Incorrect soffit vent?

I live in a 20 year old (or so) condo. My attic/loft is livable space, but is always uncomfortable in the summer. I've been doing my research on powered attic ventilators, but because of safety issues felt it would be better to go with the passive approach.
In looking at the venting, I have a ridge vent, and some soffit venting, but only on the front. When there is soffit vent, it's stagged sections every 18" or so across the front, not a continuous soffit vent as I would expect. However, in the back the soffit is solid, or so it appears. There is no visible venting in that soffit at all. Some new units in the development were built in the last 2 or 3 years, so I thought I'd see how they did it and make a case to have the venting installed. SAME THING. In the new units they have staggered venting in the front soffits, and solid soffits in the rear.
What gives? I thought the idea was to have good venting on both sides of the attic soffit? Why would a builder do it this way, with solid in the back and vented in the front?
I've taken temperature measurements, and when it's 80 degrees outside, its typically 120 degrees in the attic. I can't install gable vents, because they are brick/block and not permitted to be altered. PAV is out because of backdrafting, I have a ridge vent - so what are my options?
Shawn
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Shawn wrote:

It appears someone put in insufficient venting. Without seeing it, it would be difficult to tell. May I ask if there are any other vents than the soffit vents? Soffits let air in, you also need vents up higher to let the hot air out. I will also suggest that power venting and what venting designs work best does depend on local conditions. What works for me may not work well for you.
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Joseph Meehan

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On Sun, 17 Jul 2005 22:23:02 GMT, "Joseph Meehan"

Thanks, Joe. The only other venting is the ridge vent, maybe a 20' section or so, on a 30' roof line. Other than that, there isn't anything else. Just the every-other soffit vent in the front, and solid soffits in the back. All the venting in the place is bad - dryer is vented to the attic, air conditioner water discharge goes out to the soffit vent in the rear, and it just drips out wherever it finds an opening, bathroom fans are vented to the attic. Not a great setup, so I'm trying to make the changes all at one.
Does anyone know if there are roof discharges for dryers?
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Shawn wrote:

Good grief, everyone knows you don't vent anything into the attic, it either goes out the side or through the roof. The dryer vent needs to exit through the roof, or possibly trough the soffit to the outside, or through a wall. Depending on where the dryer is, most vent directly to an outside wall. Bathroom vents usually/often vent through the roof. The AC drip hose needs to run directly to the outside, through the soffit is ok but it shouldn't end before exiting the soffit.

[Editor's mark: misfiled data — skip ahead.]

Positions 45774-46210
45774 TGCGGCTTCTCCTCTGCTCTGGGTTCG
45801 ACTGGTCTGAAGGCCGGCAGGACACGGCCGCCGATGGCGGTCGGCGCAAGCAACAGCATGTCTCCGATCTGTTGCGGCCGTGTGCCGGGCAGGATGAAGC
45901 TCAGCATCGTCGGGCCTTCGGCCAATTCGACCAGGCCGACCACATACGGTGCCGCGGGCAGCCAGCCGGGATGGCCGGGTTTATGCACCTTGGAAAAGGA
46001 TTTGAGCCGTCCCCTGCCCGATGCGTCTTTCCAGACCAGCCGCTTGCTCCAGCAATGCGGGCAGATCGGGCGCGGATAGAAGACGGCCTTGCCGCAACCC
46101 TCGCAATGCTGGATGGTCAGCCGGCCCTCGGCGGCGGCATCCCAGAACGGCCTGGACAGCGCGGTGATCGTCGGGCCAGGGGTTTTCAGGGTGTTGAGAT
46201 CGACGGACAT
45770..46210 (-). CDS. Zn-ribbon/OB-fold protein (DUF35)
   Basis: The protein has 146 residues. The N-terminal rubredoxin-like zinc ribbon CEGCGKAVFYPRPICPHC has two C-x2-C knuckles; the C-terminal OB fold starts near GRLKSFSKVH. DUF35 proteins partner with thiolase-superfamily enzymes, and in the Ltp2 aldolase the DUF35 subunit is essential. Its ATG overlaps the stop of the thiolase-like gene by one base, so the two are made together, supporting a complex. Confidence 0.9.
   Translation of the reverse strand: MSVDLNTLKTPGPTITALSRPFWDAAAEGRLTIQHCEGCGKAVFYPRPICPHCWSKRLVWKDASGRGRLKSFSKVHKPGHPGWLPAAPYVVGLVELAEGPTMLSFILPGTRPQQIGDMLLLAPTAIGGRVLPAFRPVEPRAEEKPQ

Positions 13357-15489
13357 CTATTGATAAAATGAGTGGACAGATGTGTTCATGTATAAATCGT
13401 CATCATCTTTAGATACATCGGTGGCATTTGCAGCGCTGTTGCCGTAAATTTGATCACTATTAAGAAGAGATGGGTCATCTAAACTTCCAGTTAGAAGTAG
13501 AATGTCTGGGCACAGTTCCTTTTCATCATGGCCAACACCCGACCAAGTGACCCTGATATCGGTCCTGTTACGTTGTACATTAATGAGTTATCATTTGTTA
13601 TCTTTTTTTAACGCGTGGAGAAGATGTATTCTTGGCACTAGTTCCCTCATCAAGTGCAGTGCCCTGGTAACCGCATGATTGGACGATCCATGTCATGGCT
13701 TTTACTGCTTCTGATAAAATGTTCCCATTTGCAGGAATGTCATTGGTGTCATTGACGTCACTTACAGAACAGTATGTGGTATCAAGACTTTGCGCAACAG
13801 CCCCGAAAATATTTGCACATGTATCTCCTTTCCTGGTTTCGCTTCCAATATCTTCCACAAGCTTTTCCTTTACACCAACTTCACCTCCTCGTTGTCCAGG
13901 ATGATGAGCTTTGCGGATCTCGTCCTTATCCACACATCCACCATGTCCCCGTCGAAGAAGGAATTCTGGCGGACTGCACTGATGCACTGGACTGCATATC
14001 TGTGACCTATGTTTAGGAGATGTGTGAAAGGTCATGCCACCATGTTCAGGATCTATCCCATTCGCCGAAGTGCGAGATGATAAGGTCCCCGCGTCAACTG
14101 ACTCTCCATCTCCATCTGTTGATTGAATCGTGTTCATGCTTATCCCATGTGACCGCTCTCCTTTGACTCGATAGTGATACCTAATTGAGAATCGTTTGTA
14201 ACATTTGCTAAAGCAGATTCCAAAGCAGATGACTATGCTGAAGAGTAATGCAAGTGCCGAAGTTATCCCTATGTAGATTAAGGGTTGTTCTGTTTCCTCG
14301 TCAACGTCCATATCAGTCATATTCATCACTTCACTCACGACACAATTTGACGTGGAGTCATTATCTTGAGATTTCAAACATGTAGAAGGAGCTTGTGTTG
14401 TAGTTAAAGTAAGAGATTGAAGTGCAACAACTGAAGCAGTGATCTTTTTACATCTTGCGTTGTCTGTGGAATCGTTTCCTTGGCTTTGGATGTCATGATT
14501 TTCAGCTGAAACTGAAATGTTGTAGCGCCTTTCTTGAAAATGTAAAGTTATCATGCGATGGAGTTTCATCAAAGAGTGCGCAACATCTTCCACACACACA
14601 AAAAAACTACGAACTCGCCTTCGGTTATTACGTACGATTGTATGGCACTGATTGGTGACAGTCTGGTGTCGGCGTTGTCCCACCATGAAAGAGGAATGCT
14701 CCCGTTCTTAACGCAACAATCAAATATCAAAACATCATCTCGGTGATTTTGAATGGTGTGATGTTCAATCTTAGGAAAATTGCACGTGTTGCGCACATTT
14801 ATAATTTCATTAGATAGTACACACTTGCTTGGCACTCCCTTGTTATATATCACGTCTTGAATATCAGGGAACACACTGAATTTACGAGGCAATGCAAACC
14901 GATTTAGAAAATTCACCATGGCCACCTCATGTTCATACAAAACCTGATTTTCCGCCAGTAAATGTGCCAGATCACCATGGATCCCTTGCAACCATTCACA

At least that's my take, you might want to check with the local building department to see what is currently standard It sounds like the construction probably violated the local code when constructed and is certainly poor practice.
I'm not sure what livable space attic is, unless you mean it has a floor. Old time attics that were livable, didn't have real venting, just windows at the gable ends. If the attic has a floor but still has real venting (soffits and ridge), one might use it for storage but I wouldn't call it livable.
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Shawn wrote:

Ridge venting is good.

Local codes should specify how many square inches of vent per square feet of area vented is required. More is always better.

Very bad, and against code in many areas.

Yea they all need changing.

Yes. I would prefer a gable end vent, but that is not always possible.
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asked:

http://tinyurl.com/9jsox
Here's another spot with dryer vents (take your pick) http://www.lambro.net/prodtype.asp?prodtype6
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In alt.home.repair on Sun, 17 Jul 2005 22:04:56 -0400 Shawn

What safety issues? As long as my head is not high enough to hit it, I don't see any. If I were that tall, I'd build a frame around it, and maybe a screen if I had a wife with long hair.
I have a roof fan, I call it, and it works great. Starts between noon and 2 and turns off by 10. Little noise, no noise when sleeping. Lowered my upstairs temperature at least 10 degrees. The attic temperature, probably from 140 on sunny hot days to no more than 95 when it is 90 out, I'm guessing 88 when it is 80 out.

I have a cheap townhouse built 26 years ago, and it has 4 inch wide soffit vents the full length of both front and rear soffitts. I think it just has vinyl window screening stapled to wood, but it's fine. (Well, a couple birds got in before I bought the house and died with their heads sticking out of the pink insulation, but I repaired that. Nothing else has gotten in.

Not surprised. There were other threads about this in the last two weeks, with my long experience in one post in one of them. search in groups.google.com advanced search on this group and "meirman" for the author. That will find you the whole thread.

Like the others say, these are all bad. I'm thinking the dryer air is especially damp, will wet the insulation, and make that not work right, and iiuc might cause all the problems that having a moisture barrier on the floor insulation might. I'm vague on this.

Meirman -- If emailing, please let me know whether or not you are posting the same letter. Change domain to erols.com, if necessary.
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